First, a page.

The Crusades were a series of Holy Wars launched by the Christian states of Europe against the Saracens and the rescuing of holy places of Palestine from the hands of the Mohammedans. (Alchin 1) There were eight Crusades in number; the first four were sometimes called the Principal Crusades, and the remaining four were the called the Minor Crusades. (Alchin 1) The Principal Crusades, however, were considered to be the most important. (Alchin 1) The Principal Crusades started because of key people or key events, which led to affect history. Every crusade contained key people, which helped spark the crusades, or contained key leaders that were important in conquering them. The first impulse to the Crusade came from an appeal of the eastern emperor, Michael VII to Pope Gregory VII for aid against the Seljuks. (Walker 2) Alexius I, a stronger ruler tan him immediate predecessors in Constantinople, saw the divisive squabbles among the Seljuk chieftain as an opportunity to take the offensive. (Walker 2) He, therefore, appealed to Pope Urban II for assistance in raising a body of western knights to help him recover his lost Asiatic provinces. (Walker 2) Urban called on all Christendom to take part in the work, promising a complete remission of sins to those who would take the arduous journey. (Walker 2) The leaders of the first Crusade included some of the most distinguished representatives of European knighthood. (Alchin 2) Count Raymond of Toulouse headed a band of volunteers from a Province in southern France. (Alchin 2) Godfrey of Bouillon and his brother Baldwin commanded a force of French and Germans from the Rhinelands. (Alchin 2) Normandy sent Robert, William the Conqueror's eldest son. (Waring 167) The Normans from Italy and Sicily were led by Bohemond, a son of Robert Guiscard, and his nephew Tancred. (Alchin 2) All of these men were key leaders in the first Crusade.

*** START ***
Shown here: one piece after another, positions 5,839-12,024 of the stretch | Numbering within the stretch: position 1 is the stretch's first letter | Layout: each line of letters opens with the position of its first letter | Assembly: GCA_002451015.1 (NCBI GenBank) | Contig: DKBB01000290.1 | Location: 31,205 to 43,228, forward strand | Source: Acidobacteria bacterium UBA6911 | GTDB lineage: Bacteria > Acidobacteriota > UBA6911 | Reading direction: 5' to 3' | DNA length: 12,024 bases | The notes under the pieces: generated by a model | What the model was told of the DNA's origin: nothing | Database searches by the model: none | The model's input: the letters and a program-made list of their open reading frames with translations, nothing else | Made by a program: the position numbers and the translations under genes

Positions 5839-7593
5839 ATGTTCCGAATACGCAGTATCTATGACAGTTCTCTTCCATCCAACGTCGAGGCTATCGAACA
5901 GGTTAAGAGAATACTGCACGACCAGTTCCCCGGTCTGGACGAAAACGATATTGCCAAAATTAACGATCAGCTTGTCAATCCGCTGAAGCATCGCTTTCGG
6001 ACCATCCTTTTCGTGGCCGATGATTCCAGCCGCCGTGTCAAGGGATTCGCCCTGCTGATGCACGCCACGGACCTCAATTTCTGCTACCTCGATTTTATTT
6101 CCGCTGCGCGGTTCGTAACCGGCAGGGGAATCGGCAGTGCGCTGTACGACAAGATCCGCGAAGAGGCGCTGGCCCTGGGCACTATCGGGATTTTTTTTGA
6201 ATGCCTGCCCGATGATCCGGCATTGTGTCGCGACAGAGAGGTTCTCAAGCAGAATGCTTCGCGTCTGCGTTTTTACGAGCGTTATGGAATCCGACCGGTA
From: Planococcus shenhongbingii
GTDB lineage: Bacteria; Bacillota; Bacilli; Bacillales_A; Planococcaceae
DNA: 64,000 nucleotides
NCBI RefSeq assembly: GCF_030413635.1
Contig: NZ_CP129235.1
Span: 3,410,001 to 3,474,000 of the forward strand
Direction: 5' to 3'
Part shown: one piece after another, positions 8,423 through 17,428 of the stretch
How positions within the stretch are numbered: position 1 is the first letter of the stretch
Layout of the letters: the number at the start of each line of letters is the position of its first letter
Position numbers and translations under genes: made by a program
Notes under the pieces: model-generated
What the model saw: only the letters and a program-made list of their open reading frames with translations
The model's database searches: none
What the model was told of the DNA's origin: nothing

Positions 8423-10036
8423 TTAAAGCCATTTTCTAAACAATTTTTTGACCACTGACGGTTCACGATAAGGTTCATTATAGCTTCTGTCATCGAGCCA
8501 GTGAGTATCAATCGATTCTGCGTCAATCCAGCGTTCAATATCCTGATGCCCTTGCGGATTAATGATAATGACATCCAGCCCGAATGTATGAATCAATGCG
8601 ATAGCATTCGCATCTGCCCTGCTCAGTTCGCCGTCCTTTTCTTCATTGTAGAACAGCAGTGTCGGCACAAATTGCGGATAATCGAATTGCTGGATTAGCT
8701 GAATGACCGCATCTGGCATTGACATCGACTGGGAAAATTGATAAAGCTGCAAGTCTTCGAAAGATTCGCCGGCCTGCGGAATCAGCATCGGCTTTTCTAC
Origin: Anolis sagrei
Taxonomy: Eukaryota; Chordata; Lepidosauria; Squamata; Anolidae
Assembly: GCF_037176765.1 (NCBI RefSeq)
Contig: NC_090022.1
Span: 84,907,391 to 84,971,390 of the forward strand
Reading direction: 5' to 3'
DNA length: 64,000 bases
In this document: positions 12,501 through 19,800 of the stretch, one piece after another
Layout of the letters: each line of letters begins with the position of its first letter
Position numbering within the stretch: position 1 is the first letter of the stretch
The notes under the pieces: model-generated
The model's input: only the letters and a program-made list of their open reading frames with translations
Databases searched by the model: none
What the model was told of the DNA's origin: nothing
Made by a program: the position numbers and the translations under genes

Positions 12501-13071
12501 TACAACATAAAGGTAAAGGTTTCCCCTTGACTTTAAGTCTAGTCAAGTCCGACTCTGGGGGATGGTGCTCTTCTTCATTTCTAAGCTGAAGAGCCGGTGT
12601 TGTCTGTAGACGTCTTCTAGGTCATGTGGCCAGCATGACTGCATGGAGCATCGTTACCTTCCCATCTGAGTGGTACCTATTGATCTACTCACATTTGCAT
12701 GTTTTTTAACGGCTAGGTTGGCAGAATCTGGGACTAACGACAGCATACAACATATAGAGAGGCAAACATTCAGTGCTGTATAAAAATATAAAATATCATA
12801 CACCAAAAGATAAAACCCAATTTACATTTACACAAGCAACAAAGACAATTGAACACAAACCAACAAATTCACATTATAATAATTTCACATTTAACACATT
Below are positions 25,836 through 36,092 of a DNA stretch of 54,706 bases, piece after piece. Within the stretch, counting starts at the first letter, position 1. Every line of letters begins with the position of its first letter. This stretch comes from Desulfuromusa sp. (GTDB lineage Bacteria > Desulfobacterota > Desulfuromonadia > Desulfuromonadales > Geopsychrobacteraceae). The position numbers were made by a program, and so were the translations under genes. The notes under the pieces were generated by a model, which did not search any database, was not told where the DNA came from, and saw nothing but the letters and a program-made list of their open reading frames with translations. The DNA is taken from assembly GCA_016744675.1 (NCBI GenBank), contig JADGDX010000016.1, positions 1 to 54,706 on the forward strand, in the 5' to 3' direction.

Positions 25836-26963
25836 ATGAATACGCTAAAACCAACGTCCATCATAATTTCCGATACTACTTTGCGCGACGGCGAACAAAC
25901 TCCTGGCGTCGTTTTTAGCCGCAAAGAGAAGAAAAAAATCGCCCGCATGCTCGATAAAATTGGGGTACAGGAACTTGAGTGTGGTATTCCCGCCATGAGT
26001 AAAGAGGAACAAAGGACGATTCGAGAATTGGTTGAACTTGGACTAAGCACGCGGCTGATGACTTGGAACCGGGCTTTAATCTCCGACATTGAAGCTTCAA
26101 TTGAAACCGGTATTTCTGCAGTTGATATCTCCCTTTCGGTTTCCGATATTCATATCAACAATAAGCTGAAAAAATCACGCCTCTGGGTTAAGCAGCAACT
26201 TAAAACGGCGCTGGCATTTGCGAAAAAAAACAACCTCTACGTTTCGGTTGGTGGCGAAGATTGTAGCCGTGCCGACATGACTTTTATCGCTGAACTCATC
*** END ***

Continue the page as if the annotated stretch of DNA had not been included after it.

In 1145, Pope Eugenius III proclaimed a new crusade and in 1147 the second crusade set forth, but it showed little of the fiery enthusiasm which the first crusade possessed. (Walker 4) The contagion of the holy enthusiasm seized not only barons, knights, and the common people, but kings and emperors were now infected with the sacred frenzy. (Alchin 11) The key leaders of the second crusade were two monarchs, Louis VII of France and Conrad III of Germany. (Alchin 11) Conrad III, emperor of Germany, was persuaded to leave the affairs of his distracted empire in the hands of God, and consecrate himself to the defense of the sepulcher of Christ. (Buddy 11) Louis VII., king of France, was led to undertake the crusade through remorse for an act of great cruelty that he had perpetrated upon some of his revolted subjects. (Alchin 11)
The key men of the third crusade were both distinct leaders. King Richard I of England, who was later given the title the “Lion-hearted”, was the central figure among the Christians knights of this crusade. (Alchin 16) The other was Saladin, chief of the Mohammedans, who was not lacking in any of those knightly virtues with which the writers of the time invested the character of the English hero. (Alchin 20) At one time, when Richard was sick with a fever, Saladin, knowing that he was poorly supplied with delicacies, sent him a gift of the choicest fruits of the land. (Alchin 20) On another occasion, Richard's horse having been killed in battle, the sultan caused a fine Arabian steed to be led to the Christian camp as a present for his rival. (Alchin 20) For two years Richard the Lion-hearted vainly contended in almost daily combat with his generous antagonist for the possession of the tomb of Christ. (Alchin 20) Both of these men contributed to the third crusade.
The fourth Crusade was authored by only one person, and that person only had one goal. The young, enthusiastic and ambitious Pope Innocent III sought once more to unite the force of Christendom against...
Cited: Alchin, Linda. “The Crusades.” Middle Ages. N.S., 16 July 2006. Web. 3 Mar. 2011. < http://www. middle-ages.org.uk/the-crusades.htm>
Buddy. “A Brief History of the Crusades.” My Discipleship Journal (2010). Print.
Cairns, Earl. Christianity through the Centuries: a History of the Christian Church. Grand Rapids: Zondervan, 1996. Print.
Walker. “The Crusades.” Theology Website. N.S., 1997. Web. 3 Mar. 2011. < http://theologywebsite.com/ history/crusades.shtml>.
Waring, Diana. Romans, Reformers, and Revolutionaries. Petersburg: Thomas Nelson Publishers, Inc., 2008. Print.
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